This is a revised five-year application (1R01MH072386-01) by a new investigator in response to NIMH Program Announcement PA 04-075 """"""""Mental Health Consequences of Violence and Trauma."""""""" This study is an efficacy trial, which is based on an NIMH small grant study (MH63643 PI, Gore-Felton) that was funded to develop and pilot test a human immunodeficiency virus (HIV) risk reduction intervention for adults who are living with HIV and are experiencing trauma-related stress symptoms. Our central premise is that by first treating trauma symptoms, we will enhance the effects of a skills-building HIV risk reduction intervention for adults experiencing trauma-related symptoms. To this effect, the PI has developed an innovative group intervention based on a model that proposes trauma-related symptoms have direct effects on HIV risk behavior. Thus, the successful treatment of trauma-related symptoms will facilitate HIV risk behavior change. The proposed study will be a randomized efficacy trial in San Mateo, CA. A total of 270 HIV-positive adults who report experiencing a traumatic stressor, report engaging in HIV risk behavior in the past 3 months, and report experiencing trauma-related stress symptoms in the past three months will be randomly assigned to one of three study groups: (1) standard HIV risk reduction intervention (n = 90); (2) standard HIV risk reduction + trauma-focused stress reduction intervention (n = 90); or (3) standard of care, wait list (n = 90). The research will be guided by the distress model and social cognitive theory.
The specific aims of the proposed study are: a) to determine if decreasing trauma-related stress improves HIV risk reduction behavior above a standard HIV risk reduction intervention alone; b) to determine whether key variables (i.e., demographic & psychosocial) moderate the intervention's effects; and c) to determine whether there is evidence that the theoretical mediator variables mediate the intervention's effect on outcomes. The public health implications of this research are significant because few studies have examined the efficacy of risk reduction interventions among HIV positive individuals and as individuals with HIV are living longer, the threat of secondary infections increases. If successful, this proposal will improve our ability to decrease HIV transmission and increase mental health functioning among populations that are being hit hardest by the HIV/AIDS epidemic. ? ? ?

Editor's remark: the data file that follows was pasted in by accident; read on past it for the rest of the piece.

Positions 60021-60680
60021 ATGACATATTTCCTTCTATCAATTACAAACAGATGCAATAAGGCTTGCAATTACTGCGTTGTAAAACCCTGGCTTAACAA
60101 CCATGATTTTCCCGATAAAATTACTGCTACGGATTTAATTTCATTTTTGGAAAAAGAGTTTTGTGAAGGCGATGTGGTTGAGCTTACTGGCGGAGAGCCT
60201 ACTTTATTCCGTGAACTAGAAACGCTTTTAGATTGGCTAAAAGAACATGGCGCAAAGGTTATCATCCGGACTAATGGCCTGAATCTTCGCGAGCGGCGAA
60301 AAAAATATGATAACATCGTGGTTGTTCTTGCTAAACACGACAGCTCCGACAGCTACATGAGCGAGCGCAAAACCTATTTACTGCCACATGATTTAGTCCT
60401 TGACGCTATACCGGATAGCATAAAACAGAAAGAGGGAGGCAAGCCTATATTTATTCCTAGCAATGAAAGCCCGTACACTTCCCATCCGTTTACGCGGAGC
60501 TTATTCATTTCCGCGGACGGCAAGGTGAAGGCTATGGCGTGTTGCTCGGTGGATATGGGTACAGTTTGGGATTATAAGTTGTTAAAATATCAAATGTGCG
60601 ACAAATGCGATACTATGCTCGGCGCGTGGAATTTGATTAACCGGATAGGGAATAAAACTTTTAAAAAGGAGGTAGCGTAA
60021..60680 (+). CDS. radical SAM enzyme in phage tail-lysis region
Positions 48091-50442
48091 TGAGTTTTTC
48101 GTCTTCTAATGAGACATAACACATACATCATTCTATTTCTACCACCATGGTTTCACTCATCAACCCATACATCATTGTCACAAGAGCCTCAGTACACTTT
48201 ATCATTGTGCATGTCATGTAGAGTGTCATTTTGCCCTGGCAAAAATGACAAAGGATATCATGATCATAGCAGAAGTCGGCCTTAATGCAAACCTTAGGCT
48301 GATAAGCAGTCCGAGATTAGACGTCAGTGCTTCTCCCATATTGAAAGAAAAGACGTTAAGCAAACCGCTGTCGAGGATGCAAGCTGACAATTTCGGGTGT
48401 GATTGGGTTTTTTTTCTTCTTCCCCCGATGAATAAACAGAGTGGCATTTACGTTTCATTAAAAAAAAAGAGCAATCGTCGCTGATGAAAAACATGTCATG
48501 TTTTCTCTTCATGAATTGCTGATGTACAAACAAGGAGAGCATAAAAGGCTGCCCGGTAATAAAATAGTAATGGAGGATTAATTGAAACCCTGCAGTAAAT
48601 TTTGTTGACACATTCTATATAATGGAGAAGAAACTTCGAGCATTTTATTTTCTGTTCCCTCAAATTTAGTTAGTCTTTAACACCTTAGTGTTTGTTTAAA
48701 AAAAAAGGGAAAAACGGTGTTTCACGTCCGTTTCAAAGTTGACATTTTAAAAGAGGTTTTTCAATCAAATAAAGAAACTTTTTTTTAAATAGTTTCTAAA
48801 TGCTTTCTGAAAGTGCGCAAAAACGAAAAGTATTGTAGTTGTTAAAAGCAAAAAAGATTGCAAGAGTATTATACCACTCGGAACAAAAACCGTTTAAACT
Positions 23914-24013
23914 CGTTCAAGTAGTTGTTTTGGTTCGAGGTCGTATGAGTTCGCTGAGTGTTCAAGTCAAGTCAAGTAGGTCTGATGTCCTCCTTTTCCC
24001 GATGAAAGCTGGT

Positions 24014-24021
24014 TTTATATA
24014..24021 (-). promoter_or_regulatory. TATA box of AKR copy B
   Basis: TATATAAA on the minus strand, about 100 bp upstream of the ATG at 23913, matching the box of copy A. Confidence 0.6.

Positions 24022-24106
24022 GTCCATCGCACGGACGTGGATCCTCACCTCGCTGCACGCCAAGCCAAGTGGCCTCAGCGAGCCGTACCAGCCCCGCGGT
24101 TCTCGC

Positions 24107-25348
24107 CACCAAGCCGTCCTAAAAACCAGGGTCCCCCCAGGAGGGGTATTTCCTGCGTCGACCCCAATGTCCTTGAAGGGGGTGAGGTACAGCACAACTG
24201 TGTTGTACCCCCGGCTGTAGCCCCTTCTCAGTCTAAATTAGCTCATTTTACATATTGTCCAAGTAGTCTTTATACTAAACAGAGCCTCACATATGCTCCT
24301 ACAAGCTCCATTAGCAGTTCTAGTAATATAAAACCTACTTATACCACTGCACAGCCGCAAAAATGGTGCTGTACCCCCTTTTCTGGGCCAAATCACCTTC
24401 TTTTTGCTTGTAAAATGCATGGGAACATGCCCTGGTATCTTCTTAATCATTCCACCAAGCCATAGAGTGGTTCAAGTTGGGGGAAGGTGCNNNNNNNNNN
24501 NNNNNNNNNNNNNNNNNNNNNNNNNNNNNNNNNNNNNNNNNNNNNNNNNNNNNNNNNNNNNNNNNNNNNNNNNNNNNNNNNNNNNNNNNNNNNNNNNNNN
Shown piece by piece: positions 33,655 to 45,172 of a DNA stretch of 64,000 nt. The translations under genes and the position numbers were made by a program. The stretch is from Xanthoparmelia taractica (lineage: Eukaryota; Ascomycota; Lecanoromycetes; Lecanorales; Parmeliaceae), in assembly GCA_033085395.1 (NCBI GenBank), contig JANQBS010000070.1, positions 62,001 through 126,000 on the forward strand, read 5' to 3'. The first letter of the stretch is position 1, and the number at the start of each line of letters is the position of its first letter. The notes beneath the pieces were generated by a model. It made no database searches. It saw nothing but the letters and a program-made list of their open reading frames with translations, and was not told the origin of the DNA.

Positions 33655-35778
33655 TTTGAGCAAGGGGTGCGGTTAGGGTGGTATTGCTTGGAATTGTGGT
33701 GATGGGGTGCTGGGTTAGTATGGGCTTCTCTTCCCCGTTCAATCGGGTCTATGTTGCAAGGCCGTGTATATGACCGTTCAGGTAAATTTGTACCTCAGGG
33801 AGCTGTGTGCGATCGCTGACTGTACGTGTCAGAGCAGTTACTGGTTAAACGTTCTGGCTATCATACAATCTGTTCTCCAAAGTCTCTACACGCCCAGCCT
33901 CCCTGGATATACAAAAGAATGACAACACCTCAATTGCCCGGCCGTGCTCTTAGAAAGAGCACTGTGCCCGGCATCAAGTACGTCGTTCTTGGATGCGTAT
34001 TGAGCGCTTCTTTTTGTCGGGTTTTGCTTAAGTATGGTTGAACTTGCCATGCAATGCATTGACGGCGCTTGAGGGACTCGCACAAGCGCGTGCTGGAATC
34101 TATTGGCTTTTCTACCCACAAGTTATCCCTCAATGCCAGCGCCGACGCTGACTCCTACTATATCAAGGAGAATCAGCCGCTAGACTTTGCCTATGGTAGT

|Kamen, Charles; Vorasarun, Chaniga; Canning, Ty et al. (2016) The Impact of Stigma and Social Support on Development of Post-traumatic Growth Among Persons Living with HIV. J Clin Psychol Med Settings 23:126-34|
|Yiaslas, Themis A; Kamen, Charles; Arteaga, Ana et al. (2014) The relationship between sexual trauma, peritraumatic dissociation, posttraumatic stress disorder, and HIV-related health in HIV-positive men. J Trauma Dissociation 15:420-35|
|Kamen, Charles; Etter, Darryl; Flores, Sergio et al. (2013) Sexual risk behaviors by relationship type and trauma history among HIV-positive men who have sex with men. Arch Sex Behav 42:257-65|
|Kamen, Charles; Flores, Sergio; Etter, Darryl et al. (2013) General self-efficacy in relation to unprotected sexual encounters among persons living with HIV. J Health Psychol 18:658-66|
|Kamen, Charles; Bergstrom, Jessica; Vorasarun, Chaniga et al. (2013) The impact of childhood bullying among HIV-positive men: psychosocial correlates and risk factors. Child Abuse Negl 37:273-81|
|Kamen, Charles; Flores, Sergio; Taniguchi, Stacy et al. (2012) Sexual minority status and trauma symptom severity in men living with HIV/AIDS. J Behav Med 35:38-46|
|Kamen, Charles; Bergstrom, Jessica; Koopman, Cheryl et al. (2012) Relationships among childhood trauma, posttraumatic stress disorder, and dissociation in men living with HIV/AIDS. J Trauma Dissociation 13:102-14|
|Keuroghlian, Alex S; Kamen, Charles S; Neri, Eric et al. (2011) Trauma, dissociation, and antiretroviral adherence among persons living with HIV/AIDS. J Psychiatr Res 45:942-8|
|Gore-Felton, Cheryl; Koopman, Cheryl (2008) Behavioral mediation of the relationship between psychosocial factors and HIV disease progression. Psychosom Med 70:569-74|